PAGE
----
Maps illuminating 16th to 19th century explorations around the world and as far-reaching as the heavens are treasures held in Raynor Memorial Libraries Special Collections and University Archives. Maps shown:
Piscatoria et Nautica, 1685. This work by the Neapolitan Jesuit Nicola Giannattasio is considered one of the best poems on fishing and other aquatic animals from the 17th century. The poem addresses the discovery of America, Mexico, Brazil, Canada and Havana. The majority of the plates in this piece reflect scenes of navigation, including this one of an individual using what is likely an astrolabe, which was used to determine latitude and/or time, and to survey or triangulate.
La Scienza dei Cieli e dei Corpo Celsti e Loro Meravigliosa Posizione, Moto, e Grandezza, 1741. A map of the heavens is the frontispiece to this discussion by Gregorio Piccoli of the most famous systems of the universe at the time, including the Ptolemaic, Copernican and Tychonic.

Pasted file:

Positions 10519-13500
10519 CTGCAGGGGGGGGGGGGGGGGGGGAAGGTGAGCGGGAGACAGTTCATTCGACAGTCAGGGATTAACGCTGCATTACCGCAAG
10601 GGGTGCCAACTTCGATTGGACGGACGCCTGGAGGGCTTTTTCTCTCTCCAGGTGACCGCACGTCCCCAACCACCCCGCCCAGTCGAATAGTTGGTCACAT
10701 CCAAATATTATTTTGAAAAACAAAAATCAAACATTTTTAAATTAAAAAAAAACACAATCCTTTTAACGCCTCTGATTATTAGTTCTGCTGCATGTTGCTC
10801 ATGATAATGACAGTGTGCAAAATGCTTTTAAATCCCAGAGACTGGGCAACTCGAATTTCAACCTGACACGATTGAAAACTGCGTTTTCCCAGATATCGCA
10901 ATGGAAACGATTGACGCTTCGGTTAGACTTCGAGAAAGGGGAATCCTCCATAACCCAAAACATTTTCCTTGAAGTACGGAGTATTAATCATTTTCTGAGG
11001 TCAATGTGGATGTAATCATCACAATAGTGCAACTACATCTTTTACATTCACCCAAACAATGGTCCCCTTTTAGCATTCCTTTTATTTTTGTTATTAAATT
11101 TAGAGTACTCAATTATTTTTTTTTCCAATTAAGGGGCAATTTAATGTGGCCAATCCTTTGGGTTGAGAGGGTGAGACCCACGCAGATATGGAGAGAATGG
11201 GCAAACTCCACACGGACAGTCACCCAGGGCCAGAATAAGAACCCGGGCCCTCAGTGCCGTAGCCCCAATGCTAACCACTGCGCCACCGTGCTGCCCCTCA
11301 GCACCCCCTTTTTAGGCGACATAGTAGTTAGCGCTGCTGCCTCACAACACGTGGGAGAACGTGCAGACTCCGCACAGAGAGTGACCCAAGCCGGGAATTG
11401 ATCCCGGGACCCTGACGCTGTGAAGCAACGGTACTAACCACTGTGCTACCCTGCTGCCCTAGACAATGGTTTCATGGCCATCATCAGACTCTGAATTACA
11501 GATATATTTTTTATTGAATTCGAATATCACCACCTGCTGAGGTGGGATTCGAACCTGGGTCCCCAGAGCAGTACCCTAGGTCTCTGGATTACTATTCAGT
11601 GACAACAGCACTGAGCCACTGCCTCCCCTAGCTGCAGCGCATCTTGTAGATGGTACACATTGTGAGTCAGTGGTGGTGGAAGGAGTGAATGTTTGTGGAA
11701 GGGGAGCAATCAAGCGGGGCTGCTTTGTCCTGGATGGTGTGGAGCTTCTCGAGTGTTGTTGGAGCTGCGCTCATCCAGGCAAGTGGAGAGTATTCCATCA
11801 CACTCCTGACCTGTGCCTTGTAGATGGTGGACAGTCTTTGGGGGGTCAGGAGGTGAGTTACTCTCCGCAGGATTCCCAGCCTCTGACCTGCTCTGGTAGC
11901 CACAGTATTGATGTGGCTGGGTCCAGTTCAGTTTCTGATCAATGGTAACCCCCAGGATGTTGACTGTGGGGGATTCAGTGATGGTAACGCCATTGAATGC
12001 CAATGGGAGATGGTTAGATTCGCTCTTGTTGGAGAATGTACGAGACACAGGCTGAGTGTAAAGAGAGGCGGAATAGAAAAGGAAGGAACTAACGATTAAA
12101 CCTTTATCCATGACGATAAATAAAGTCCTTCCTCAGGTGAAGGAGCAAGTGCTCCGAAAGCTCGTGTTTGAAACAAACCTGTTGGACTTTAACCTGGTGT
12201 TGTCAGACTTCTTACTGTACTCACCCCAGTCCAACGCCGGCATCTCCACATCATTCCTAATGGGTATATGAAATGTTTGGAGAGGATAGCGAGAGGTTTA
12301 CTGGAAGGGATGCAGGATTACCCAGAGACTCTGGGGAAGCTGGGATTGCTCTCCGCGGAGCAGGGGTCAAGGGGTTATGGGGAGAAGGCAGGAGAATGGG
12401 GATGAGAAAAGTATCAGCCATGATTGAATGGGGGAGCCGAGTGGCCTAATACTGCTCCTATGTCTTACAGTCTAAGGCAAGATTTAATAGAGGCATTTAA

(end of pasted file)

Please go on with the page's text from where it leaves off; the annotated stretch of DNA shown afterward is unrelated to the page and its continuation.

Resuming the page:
This rare Leo Belgicus map is presented as the engraved title page of the Jesuit Famiano Strada’s history of the Belgian wars, 1658. The representation of the lion as a symbol of the Low Countries (the Netherlands, Luxembourg and Belgium) had been in use for more than 100 years.
The travel narrative by Thomas Gage, published in 1721, includes this map created by Nicolas Sanson d’Abbeville, a Jesuit French cartographer and Royal Geographer to Louis XIII and Louis XIV.
This Chart of the Sandwich Islands, now known as the Hawaiian Islands, was published in 1784, and was drawn from observations made during James Cook’s discovery of the islands in 1778. The image is of Kealaekua Bay, where Cook was killed in 1784.